Processes Impacting on Lake Macquarie

Seagrasses
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What role do seagrasses play in the Lake’s ecosystem?
They may not always be aesthetically pleasing, but seagrasess are a vital component of Lake Macquarie’s ecosystem.

I am often asked why seagrasses are so important to the Lake’s health and this week I will address this common question.

In areas where seagrasses are lost, marine life is lost too. Seagrass meadows form the foundations of the Lake’s food chain and are the nursery grounds for many of Lake Macquarie’s fish and crustacean species as they provide food and protection from predators.

A number of epiphytes attach themselves to the leaves of seagrasses such as small worms called spirorbide and minute colonial animals known as bryzoans. These epiphytes are a vital food source for small fish and other marine life that live in the Lake.

Seagrass meadows also act as a natural filter in the water. The strap-like leaves of seagrass plants slow the movement of the water above, allowing any sediment that is suspended in the water to fall down into the seagrass meadow where is can be contained. This natural process helps to protect the Lake’s water quality.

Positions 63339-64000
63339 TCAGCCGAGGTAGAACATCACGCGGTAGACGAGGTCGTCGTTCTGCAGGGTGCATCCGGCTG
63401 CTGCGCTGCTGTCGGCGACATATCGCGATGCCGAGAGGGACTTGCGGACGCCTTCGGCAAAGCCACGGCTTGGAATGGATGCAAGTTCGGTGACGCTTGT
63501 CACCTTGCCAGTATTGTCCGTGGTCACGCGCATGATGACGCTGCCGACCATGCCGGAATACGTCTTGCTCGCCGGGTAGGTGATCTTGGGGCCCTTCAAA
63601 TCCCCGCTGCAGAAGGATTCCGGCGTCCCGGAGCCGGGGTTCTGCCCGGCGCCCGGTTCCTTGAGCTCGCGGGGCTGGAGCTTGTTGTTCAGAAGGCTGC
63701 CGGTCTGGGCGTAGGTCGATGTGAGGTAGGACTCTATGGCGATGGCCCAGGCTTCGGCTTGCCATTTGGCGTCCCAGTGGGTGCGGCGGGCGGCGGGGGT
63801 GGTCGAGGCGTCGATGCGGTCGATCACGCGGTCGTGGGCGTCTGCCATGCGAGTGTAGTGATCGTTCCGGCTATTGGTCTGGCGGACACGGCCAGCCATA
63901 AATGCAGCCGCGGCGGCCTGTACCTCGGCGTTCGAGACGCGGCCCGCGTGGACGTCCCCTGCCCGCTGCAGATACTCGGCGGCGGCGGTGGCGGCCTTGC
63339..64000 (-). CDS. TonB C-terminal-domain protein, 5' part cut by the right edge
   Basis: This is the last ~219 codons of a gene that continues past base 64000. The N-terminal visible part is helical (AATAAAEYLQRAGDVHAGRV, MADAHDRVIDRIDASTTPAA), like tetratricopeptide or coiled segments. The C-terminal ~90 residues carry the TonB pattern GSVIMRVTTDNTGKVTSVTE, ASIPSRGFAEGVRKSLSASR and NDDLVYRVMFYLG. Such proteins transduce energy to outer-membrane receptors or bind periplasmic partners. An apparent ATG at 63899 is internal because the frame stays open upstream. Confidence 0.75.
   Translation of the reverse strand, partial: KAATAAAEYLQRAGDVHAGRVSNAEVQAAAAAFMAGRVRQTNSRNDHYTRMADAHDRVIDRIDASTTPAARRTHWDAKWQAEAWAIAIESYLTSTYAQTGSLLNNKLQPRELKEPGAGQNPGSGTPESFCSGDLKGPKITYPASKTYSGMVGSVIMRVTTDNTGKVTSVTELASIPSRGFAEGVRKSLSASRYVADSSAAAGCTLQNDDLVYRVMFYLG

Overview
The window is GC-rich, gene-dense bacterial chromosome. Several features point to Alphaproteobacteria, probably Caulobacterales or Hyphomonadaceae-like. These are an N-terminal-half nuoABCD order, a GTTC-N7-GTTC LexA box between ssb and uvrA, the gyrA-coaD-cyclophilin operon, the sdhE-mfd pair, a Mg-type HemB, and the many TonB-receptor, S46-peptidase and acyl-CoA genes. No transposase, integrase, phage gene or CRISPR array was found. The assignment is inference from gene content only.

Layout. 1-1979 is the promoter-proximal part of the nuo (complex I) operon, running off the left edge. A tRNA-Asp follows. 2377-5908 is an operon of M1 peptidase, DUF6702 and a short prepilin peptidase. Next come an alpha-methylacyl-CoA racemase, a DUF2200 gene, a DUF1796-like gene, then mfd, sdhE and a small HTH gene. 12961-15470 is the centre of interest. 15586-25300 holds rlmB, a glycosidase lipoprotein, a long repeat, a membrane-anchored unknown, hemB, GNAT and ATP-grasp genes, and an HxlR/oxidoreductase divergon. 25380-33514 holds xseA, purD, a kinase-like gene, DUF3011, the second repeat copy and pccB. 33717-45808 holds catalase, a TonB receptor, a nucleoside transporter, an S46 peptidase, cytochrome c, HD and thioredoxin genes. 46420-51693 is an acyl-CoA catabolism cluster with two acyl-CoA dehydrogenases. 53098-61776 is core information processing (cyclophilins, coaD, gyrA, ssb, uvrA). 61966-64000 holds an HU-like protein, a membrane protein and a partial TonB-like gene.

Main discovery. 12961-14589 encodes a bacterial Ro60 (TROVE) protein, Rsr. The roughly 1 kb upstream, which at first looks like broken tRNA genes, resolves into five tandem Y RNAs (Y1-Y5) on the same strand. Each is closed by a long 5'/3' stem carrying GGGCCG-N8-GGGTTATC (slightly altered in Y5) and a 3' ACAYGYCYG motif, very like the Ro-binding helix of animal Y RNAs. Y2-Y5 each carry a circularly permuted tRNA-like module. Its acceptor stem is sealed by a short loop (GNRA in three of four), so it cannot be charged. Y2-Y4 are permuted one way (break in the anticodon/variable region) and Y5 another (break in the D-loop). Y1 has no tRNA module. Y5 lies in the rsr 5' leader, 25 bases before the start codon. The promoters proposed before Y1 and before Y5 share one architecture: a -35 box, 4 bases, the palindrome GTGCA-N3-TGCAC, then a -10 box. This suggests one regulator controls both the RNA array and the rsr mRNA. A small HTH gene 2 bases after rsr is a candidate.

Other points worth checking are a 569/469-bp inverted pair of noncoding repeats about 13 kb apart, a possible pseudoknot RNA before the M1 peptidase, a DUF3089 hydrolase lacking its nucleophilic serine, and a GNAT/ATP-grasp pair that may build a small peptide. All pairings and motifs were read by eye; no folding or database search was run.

Typically, seagrass beds fringe the shorelines of the Lake and the roots assist in reducing sand erosion in the bed.

When seagrass leaves break off and wash up on the shoreline it is known as seagrass wrack. It often accumulates on shorelines to the dismay of some locals. Although the seagrass wrack may not be visually pleasing to everyone, an important part of the Lake’s food chain is destroyed when seagrass wrack is removed from shorelines.

Seagrass wrack is a source of nutrients for marine life and salt marsh areas and is an essential part the food chain for the Lake’s ecosystem, whether it is in or out of the water.

Local Council staff will occasionally remove seagrass wrack from public reserve areas when it is absolutely necessary if excessive amounts cover the shoreline. Removal of seagrass wrack is controlled and regulated by New South Wales Fisheries.

The Lake is a dynamic and living thing that is constantly changing. People often comment that some areas of the Lake previously had sandy bottoms, but are now covered in seagrass. The size and location of seagrass beds constantly changes over time and is in fact a positive sign for the health of the Lake. This change reflects the evolving nature of the living Lake.

Through working together and protecting the Lake’s natural processes, the future of Lake Macquarie will be bright.

 

Editiorials
Channel Challenges
Channel & Water Quality
Constant Change
Seagrass
Seawalls
Threats to the Lake
Vegetated Swales
Water Sensitive Urban Design
Wetlands
Wrack & Ruin
Introduction